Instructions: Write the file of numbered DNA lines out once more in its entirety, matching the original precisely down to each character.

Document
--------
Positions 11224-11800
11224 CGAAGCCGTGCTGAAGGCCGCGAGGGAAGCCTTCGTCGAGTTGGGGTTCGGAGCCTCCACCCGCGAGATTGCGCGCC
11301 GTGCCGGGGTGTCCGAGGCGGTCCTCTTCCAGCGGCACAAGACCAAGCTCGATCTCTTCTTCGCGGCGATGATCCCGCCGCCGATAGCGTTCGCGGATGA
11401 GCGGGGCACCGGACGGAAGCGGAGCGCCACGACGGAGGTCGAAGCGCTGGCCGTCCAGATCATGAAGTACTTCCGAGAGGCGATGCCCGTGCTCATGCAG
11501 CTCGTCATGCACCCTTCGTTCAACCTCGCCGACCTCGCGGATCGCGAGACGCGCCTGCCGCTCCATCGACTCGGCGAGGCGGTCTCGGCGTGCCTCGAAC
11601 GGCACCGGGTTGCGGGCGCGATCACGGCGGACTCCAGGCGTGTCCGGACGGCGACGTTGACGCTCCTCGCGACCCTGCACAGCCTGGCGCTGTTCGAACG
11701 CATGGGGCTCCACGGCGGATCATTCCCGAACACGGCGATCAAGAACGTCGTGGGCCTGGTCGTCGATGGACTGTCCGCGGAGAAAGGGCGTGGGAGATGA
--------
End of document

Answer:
Positions 11224-11800
11224 CGAAGCCGTGCTGAAGGCCGCGAGGGAAGCCTTCGTCGAGTTGGGGTTCGGAGCCTCCACCCGCGAGATTGCGCGCC
11301 GTGCCGGGGTGTCCGAGGCGGTCCTCTTCCAGCGGCACAAGACCAAGCTCGATCTCTTCTTCGCGGCGATGATCCCGCCGCCGATAGCGTTCGCGGATGA
11401 GCGGGGCACCGGACGGAAGCGGAGCGCCACGACGGAGGTCGAAGCGCTGGCCGTCCAGATCATGAAGTACTTCCGAGAGGCGATGCCCGTGCTCATGCAG
11501 CTCGTCATGCACCCTTCGTTCAACCTCGCCGACCTCGCGGATCGCGAGACGCGCCTGCCGCTCCATCGACTCGGCGAGGCGGTCTCGGCGTGCCTCGAAC
11601 GGCACCGGGTTGCGGGCGCGATCACGGCGGACTCCAGGCGTGTCCGGACGGCGACGTTGACGCTCCTCGCGACCCTGCACAGCCTGGCGCTGTTCGAACG
11701 CATGGGGCTCCACGGCGGATCATTCCCGAACACGGCGATCAAGAACGTCGTGGGCCTGGTCGTCGATGGACTGTCCGCGGAGAAAGGGCGTGGGAGATGA